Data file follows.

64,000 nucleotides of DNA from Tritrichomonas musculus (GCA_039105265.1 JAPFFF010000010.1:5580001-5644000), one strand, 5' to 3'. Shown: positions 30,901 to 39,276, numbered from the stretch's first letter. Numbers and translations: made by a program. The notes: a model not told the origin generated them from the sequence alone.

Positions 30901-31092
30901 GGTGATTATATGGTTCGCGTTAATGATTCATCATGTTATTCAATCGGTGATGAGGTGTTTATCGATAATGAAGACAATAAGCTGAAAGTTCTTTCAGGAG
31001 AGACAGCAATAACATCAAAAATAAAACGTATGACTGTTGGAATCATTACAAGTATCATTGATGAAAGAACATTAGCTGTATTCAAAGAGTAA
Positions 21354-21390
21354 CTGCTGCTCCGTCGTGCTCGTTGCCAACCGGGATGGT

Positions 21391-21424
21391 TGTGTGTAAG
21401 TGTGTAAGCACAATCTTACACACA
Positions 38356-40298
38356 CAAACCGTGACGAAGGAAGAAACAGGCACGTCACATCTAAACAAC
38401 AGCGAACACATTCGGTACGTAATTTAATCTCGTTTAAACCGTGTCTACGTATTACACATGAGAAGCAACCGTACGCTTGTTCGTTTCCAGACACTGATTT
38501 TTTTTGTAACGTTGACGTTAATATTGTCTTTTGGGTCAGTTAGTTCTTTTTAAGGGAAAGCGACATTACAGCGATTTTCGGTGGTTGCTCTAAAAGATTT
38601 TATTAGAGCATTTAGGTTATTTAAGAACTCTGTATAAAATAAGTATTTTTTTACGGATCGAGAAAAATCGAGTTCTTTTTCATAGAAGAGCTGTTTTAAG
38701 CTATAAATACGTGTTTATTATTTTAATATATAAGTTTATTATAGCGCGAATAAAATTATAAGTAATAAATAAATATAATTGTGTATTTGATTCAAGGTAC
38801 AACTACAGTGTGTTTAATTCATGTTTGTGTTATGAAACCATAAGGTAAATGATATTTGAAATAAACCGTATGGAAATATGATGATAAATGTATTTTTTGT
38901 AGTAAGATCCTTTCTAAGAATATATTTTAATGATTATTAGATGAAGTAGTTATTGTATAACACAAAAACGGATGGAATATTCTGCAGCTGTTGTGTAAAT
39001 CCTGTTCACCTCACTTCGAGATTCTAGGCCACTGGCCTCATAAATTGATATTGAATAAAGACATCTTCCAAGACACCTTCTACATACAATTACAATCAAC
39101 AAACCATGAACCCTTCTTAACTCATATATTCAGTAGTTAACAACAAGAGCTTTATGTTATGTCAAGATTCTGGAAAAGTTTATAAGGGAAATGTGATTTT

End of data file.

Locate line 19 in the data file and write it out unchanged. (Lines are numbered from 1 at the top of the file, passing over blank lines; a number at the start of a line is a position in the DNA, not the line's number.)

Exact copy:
39101 AAACCATGAACCCTTCTTAACTCATATATTCAGTAGTTAACAACAAGAGCTTTATGTTATGTCAAGATTCTGGAAAAGTTTATAAGGGAAATGTGATTTT